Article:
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In Russia, game plays you: Pathologic in retrospect


But if the game is so unremittingly grim, why would anyone willingly persist?

Think back to a time when you were performing a tough task that you didn't want to do and weren't enjoying, but just kept persevering anyway. Remember that voice in the back of your head that whispered "You've come this far! Imagine how proud you'll be if you fight to the end! Can you really live with yourself knowing you've given up?" That's what Pathologic does: it gets in your head. Everything about the game is utterly fascinating, in a very sick way: the architecture of the buildings is broken and diseased, stark yet meaningful. There are three magnificent, intimidating superstructures (the Abattoir, the Avery and the Polyhedron) that loom over the town yet are inaccessible for much of the game (or even at all, if your character's storyline or actions don't happen to lead them there) but seem central to everything that is going on. You'll long to be allowed through those doors, just to satisfy that curiosity or indulge that niggling sense of terrified awe. But to do that, you'll have to wait and make do with whatever little morsels of information the game throws to the floor for you to gobble up. Then there's the raven-faced executor, who appears as an angel of death outside a character's house whenever a task is failed, speaking to you directly as the player rather than the character, or the mime, whose blank face and knowledge of supernatural information is somehow just as unsettling.

A Brechtian concept of the theatre made real is intertwined all the way through the story, not least in the between-day interludes where you watch a strange performance on stage depicting the day's decisions and events which might well be taking place inside your own head. Or your character's head. As if you know which is which by that point, anymore. Meanwhile, the executor tells you at the beginning of the game that you and your closest associates are the only ones who truly count: they get their own photos and detailed (if butt-ugly) character models. The 'extras' walking around town comprise of fewer than five models, untidily animated and often repeating actions. You'll remind yourself of this when faced with one of those moral crises mentioned previously. But then, aren't they, the regular townsfolk, the ones you're there to save? If you and your associates are the town's bones, keeping the body upright, then they must be the flesh, binding it all together and giving it purpose. For the record, that metaphor was very carefully chosen, but you'll have to play the game to find out why (and when you do and you realise what the game has left sitting under your nose all along, I can guarantee: you will gasp).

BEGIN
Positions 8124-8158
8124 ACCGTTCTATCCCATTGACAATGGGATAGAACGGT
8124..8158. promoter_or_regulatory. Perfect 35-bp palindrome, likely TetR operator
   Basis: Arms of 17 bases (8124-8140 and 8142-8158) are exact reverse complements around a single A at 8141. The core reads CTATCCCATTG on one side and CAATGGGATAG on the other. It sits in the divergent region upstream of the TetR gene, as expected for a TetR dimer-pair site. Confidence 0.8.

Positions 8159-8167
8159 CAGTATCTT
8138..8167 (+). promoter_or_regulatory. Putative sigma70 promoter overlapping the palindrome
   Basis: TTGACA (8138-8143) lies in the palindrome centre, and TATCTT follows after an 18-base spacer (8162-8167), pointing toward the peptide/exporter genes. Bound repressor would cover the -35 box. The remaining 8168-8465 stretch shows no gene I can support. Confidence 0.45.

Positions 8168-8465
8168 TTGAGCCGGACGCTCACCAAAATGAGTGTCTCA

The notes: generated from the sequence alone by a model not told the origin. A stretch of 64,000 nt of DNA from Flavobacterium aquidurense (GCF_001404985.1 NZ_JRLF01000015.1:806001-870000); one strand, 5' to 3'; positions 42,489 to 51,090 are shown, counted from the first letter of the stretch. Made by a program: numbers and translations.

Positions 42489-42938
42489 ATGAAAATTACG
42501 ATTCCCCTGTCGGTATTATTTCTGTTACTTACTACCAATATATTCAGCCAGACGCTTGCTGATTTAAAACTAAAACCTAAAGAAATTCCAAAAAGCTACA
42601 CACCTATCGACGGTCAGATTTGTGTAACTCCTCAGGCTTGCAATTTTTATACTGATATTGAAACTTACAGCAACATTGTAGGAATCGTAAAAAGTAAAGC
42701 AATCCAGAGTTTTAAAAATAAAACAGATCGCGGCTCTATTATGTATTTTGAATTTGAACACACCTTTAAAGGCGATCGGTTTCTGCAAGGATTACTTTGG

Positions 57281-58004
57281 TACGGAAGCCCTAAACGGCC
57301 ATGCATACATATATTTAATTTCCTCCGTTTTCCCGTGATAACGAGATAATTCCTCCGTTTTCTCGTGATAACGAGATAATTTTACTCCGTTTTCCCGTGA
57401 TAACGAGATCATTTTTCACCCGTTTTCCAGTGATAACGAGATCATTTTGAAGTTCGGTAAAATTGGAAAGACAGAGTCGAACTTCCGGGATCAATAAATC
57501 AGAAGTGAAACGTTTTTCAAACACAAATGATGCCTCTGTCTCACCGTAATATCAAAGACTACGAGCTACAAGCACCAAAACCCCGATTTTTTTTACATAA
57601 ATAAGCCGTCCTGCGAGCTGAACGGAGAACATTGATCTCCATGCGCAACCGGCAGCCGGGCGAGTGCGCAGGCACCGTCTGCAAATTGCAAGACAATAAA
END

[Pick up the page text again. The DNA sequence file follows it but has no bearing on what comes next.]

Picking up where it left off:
In the game's few English-language reviews, it has been pointed out that by any rational standard, Pathologic is technically deficient and even outright broken. And they're right: the visuals are jagged and blocky, as though lifted from a game five years older, coloured in greys and browns and suffused with a thick fog that limits vision to little further than twenty feet. In any other game, this would indeed be a graphical disaster. But in Pathologic? It's seeping with oppressive atmosphere. Meanwhile, if you play the English version of the game, you'll soon discover that the translation work is so bad that many characters' vital exposition is borderline incomprehensible. You'll swear at the broken mechanics, but whether intentional or not, the sense of disorientation they create are ferocious. It's not just the town that's diseased, it's the game itself, adding a whole unexpected layer of depth that would be lost should these 'problems' be 'fixed'.